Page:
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## Size of the reflection coefficient

Let us look at some of the details of the reflection coefficient calculation. A unit amplitude, monochromatic plane wave incident on the side boundary generates a reflected wave of magnitude c. The mathematical representation is:
 (3)
In equation (3) and kx are arbitrary, and kz is determined from and kx using the dispersion relation of the interior region, i.e., a semicircle approximation. Assuming this interior solution is applicable at the side boundary, you insert equation (3) into the differential equation (2), which represents the side boundary. As a result, is converted to on the incident wave, and is converted to on the reflected wave. Also, is converted to i kz. Thus the first term in (3) produces the dispersion relation times the amplitude P. The second term produces the reflection coefficient c times times P. So (2) with (3) inserted becomes:
 (4)

The case of zero reflection arises when the numerical value of kz selected by the interior equation at happens also to satisfy exactly the dispersion relation D of the side boundary condition. This explains why we try to match the quarter-circle as closely as possible. The straight-line dispersion relation does not correspond to the most general form of a side boundary condition, which is expressible on just two end points. A more general expression with adjustable parameters b1, b2, and b3, which fits even better, is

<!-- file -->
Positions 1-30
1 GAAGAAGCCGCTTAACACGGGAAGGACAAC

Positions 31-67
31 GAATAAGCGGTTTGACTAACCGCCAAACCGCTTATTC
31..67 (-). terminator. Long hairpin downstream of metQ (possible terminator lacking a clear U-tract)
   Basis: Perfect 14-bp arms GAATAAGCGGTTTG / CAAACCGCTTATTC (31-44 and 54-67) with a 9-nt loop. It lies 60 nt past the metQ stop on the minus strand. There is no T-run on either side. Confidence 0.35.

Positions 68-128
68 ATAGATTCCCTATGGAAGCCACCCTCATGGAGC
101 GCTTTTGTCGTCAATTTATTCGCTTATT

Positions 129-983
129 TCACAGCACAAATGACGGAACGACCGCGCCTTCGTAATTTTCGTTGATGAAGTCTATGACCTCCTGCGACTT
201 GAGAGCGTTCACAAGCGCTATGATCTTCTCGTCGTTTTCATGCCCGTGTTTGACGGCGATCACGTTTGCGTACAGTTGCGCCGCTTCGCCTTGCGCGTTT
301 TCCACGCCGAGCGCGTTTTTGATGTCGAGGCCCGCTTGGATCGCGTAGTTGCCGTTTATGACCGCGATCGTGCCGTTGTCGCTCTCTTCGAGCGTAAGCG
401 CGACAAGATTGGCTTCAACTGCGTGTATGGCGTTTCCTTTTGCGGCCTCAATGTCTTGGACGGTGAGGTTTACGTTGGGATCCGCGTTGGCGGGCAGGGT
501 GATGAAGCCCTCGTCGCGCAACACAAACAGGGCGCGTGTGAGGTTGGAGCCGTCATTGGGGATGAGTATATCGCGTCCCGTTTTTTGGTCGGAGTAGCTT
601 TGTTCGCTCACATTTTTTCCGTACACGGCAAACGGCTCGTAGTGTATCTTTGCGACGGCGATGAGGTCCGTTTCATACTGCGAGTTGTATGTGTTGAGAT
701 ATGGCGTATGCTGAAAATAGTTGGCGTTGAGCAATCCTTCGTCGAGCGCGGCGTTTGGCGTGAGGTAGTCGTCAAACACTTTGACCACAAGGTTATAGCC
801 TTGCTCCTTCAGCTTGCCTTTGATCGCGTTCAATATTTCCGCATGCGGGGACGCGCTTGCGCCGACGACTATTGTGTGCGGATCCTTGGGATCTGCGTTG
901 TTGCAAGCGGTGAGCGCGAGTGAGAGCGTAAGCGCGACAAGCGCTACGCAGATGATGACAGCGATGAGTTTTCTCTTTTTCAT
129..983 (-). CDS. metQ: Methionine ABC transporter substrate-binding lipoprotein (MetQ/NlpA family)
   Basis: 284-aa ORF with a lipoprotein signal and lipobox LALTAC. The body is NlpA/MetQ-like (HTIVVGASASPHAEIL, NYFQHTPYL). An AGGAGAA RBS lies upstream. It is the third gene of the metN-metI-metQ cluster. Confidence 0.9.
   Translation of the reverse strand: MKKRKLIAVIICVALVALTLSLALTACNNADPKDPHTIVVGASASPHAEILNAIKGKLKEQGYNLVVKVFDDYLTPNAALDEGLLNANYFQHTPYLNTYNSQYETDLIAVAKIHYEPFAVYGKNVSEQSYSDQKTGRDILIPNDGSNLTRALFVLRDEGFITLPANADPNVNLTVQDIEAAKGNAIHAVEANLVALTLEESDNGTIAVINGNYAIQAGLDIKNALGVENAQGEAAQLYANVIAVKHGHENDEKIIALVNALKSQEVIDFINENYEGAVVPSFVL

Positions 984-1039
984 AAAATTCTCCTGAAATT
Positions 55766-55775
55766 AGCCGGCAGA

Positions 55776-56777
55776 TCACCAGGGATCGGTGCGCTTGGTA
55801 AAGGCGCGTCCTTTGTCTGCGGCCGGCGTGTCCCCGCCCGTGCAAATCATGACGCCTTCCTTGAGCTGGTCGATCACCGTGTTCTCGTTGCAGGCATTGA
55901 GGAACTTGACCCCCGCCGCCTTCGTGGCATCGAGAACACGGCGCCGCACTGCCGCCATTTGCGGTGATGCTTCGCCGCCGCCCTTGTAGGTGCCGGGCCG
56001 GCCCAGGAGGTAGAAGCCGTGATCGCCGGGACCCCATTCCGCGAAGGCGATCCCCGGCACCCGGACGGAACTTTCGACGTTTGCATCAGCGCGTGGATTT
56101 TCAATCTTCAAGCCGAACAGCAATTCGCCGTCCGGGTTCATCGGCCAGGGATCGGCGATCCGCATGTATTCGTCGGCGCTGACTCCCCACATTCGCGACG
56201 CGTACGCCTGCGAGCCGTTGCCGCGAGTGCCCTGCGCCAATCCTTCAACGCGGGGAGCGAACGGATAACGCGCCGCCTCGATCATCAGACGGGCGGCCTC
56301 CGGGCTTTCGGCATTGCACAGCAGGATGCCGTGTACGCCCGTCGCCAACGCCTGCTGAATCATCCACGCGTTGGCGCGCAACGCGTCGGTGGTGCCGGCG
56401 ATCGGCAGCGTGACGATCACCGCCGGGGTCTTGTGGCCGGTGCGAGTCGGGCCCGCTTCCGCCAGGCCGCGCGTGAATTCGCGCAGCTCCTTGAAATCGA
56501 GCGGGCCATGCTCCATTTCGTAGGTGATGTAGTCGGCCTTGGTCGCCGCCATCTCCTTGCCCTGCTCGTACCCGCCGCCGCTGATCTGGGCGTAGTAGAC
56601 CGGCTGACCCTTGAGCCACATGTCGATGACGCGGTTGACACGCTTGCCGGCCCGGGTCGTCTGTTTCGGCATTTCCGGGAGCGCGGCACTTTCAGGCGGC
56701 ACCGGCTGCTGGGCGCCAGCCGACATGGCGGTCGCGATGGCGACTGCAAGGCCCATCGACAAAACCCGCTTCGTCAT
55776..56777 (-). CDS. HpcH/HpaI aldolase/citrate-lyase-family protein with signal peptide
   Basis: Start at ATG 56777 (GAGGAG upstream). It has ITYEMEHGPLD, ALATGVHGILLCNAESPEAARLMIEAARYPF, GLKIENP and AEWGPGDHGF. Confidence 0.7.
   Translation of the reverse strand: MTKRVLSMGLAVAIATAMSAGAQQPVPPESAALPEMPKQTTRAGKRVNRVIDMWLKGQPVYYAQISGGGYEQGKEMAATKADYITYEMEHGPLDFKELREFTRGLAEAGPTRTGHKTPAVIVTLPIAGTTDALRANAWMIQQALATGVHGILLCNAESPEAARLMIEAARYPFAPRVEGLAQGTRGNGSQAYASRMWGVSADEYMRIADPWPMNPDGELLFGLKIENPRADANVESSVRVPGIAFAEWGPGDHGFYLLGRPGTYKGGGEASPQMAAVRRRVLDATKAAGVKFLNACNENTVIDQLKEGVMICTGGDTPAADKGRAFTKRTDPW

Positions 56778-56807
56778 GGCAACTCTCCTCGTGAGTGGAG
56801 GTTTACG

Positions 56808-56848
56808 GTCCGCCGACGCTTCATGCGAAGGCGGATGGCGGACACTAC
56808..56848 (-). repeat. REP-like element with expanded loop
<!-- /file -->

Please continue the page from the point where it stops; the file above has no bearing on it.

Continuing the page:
(5)

The absolute stability of straight-line absorbing side boundaries for the 15 equation can be established, including the discretization of the x-axis. Unfortunately, an airtight analysis of stability seems to be outside the framework of the Muir impedance rules. As a consequence, I don't believe that stability has been established for the 45 equation.

Next: TUNING UP FOURIER MIGRATIONS Up: ABSORBING SIDES Previous: Engquist sides for the
Stanford Exploration Project
10/31/1997